Prof Stephan Wins Swanson Prize for Teaching Excellence

May 13th, 2021

Known among students and colleagues for the passion and enthusiasm he brings to teaching Classics, Robert Stephan is a recipient of the University of Arizona’s 2021 Gerald G. Swanson Prize for Teaching Excellence.


Stephan, an Assistant Professor who has been with the Department of Religious Studies and Classics since 2016, teaches courses on classical history and civilization, classical mythology, the reception of classics in the modern world, ancient sport and spectacle, and the Greco-Roman economy.


“In leveraging the ancient past, I attempt to teach students the skills to process information from a wide variety of sources, understand biases, construct and communicate powerful arguments, and reflect on one’s own beliefs,” he said. “In a rapidly changing, increasingly globalized world, these are exactly the type of transferable skills that our students need to succeed beyond the walls of the academy.”


The award is designed to recognize excellence in undergraduate teaching and was created through a gift from the Thomas R. Brown Foundation in honor of Gerald G. Swanson, the beloved economics professor who passed away last year. The award comes with a check for $5,000.


The Swanson Prize is the latest in a string of honors for Stephan, who last year received the College of Humanities Distinguished Teaching Award and in 2019 received the College’s Distinguished Undergraduate Advising/Mentoring Award.


“Your dynamic approach to teaching is remarkable, creating a student-centered learning environment, using technology to enhance the learning experience, and encouraging and inclusive environment,” wrote Provost Liesl Folks in notifying Stephan of the award. 


A large part of Stephan’s teaching philosophy traces back to his experiences as a student, when an “Intro to Field Archaeology” course shook him out of the typical back-of-the-class disengagement.


“I hung on every word the professor spouted about dusty tombs, broken pottery, and scattered bones. It was like someone had dropped me in the middle of a National Geographic special. Looking back on it, part of it was the material – I still find archaeology fascinating – but so much of it was the passion and enthusiasm with which the professor conveyed that material,” Stephan said.


As he took charge of his own classroom, enthusiasm and passion became a not just personal cornerstone of Stephan’s style and approach to teaching, but a proven, data-driven strategy to helping students connect with the material.


“If I can get the shy kid in the back of class to sit a few rows closer, listen a little more intently, and put down their iPhone, I am well on my way to achieving the learning objectives set out for the course,” he said. “When learning becomes something we’re excited about our work in the classroom improves and, perhaps more importantly, we begin to cultivate a lifelong interest in discovering more about the rich, diverse world in which we live.”


Karen K. Seat, Head of the Department of Religious Studies and Classics, said that not only has Stephan attracted thousands of students to his popular courses, but as director of undergraduate studies, Stephan has been instrumental in the department’s successful efforts to increase the number of students majoring in Classics.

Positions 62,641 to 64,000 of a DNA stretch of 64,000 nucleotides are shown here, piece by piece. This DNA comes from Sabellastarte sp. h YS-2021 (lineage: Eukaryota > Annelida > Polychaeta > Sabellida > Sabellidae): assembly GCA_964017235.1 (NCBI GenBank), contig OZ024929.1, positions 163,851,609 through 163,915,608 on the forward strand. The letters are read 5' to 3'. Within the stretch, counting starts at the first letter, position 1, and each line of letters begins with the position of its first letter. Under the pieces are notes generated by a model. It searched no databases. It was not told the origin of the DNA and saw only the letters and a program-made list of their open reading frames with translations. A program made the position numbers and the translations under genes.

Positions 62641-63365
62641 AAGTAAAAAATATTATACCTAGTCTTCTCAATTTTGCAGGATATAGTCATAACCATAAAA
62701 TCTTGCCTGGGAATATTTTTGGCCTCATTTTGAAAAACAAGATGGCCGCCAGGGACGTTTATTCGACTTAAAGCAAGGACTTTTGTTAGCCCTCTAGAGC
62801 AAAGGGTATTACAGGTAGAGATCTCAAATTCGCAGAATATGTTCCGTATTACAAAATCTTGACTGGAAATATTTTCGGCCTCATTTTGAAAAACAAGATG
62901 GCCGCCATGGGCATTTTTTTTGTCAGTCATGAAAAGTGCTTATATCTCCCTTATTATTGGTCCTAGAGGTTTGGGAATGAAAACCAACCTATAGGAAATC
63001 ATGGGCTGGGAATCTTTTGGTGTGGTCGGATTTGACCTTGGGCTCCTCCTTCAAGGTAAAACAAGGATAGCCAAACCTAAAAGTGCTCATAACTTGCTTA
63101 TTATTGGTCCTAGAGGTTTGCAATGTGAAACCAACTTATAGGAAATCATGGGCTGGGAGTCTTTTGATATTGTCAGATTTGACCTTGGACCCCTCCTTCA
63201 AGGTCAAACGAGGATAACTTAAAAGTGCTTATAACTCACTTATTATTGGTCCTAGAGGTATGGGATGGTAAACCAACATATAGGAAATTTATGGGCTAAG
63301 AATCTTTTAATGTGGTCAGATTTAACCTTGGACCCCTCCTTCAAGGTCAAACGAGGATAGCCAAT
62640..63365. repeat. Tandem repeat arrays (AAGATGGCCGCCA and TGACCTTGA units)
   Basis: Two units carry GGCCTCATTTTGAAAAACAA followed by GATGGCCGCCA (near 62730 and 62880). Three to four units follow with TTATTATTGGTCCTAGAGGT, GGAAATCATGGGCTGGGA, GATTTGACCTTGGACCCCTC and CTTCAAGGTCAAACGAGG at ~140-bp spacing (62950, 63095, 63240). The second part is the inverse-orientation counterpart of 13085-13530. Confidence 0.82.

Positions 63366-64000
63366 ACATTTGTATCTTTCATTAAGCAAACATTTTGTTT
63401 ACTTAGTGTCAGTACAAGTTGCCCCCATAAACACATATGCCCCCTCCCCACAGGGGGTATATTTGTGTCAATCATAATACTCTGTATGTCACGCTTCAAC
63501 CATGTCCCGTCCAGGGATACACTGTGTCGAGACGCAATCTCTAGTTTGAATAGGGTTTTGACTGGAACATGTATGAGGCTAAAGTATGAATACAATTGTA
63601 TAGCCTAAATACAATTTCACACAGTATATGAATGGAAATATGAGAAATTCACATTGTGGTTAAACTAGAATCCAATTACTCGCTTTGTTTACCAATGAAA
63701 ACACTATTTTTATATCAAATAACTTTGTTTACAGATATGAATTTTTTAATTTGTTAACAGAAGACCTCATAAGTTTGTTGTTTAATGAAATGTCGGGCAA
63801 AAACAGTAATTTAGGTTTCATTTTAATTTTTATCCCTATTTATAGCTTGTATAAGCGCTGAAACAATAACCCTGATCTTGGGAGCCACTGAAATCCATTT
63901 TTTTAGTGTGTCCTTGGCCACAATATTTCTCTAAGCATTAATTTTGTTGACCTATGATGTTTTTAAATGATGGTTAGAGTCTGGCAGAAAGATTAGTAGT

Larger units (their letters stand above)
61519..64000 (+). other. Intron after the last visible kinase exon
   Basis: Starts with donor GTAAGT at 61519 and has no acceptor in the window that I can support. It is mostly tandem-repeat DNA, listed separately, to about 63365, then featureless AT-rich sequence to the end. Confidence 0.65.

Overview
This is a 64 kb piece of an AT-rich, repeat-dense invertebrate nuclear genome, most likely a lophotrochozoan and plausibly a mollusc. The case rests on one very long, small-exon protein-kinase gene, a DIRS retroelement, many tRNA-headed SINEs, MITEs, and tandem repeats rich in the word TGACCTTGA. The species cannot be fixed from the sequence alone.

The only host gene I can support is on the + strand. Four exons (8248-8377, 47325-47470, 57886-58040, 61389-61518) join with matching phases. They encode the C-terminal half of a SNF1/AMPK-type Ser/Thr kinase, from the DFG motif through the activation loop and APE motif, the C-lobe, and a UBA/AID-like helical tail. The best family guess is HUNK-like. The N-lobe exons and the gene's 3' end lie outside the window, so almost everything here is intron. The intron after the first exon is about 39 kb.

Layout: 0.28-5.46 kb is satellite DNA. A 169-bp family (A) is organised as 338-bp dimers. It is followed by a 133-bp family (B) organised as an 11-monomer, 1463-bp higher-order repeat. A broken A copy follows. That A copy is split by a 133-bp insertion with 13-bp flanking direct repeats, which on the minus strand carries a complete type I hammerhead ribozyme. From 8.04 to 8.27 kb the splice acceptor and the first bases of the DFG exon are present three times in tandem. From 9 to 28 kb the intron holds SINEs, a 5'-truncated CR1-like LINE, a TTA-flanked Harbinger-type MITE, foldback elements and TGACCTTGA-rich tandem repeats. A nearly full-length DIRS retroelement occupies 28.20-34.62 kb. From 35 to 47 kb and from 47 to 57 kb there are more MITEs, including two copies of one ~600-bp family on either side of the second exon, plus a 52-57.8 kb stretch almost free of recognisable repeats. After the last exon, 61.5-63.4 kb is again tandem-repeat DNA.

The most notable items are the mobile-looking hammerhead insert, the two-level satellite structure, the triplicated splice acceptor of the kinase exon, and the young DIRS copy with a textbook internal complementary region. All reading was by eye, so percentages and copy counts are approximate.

In her nominating letter, Seat wrote that Stephan’s courses are “wildly popular” and glowing evaluations from students are not only the norm, but “truly moving.” 


“In everything he does, he brings his uniquely infectious enthusiasm and students respond. A consistent theme in student testimonials is how Dr. Stephan put them at ease as nervous freshmen entering large lecture halls for the first time, and how he always made the time to help them overcome stress and uncertainty in pursuing their studies,” Seat wrote. “He is a gifted and hardworking educator, adept at providing students with high-caliber educational experiences both in-person and online. Thousands of students and alumni will remember him as one of the highlights of their Wildcat experience at the University of Arizona.”


Stephan said his goal is to “use his passion for Classics and teaching as an inspirational tool to draw students into the learning process, and then to use evidenced-based teaching methods to allow students to actively develop these skills for themselves.”


Those practical methods include making sure to explain to his classes the reason they’re doing each activity, and how it helps connect themes of the past to the present. And, even in large lecture classes, he makes a point of providing personalized, substantive feedback for students during the learning process, so students can adapt and improve during the course. He also keeps students active in small groups, which allows them to work together while he gives more personalized feedback.  


“The worlds of ancient Greece and Rome provide an excellent opportunity for students to explore cultures and identities different from their own, while fostering critical as opposed to dependent thinking,” he said. “Today, I strive to give my students an experience similar to the one I had almost two decades ago, inspiring a passion for knowledge, helping them ‘learn to learn,’ and giving them the tools to actively develop real world skills.”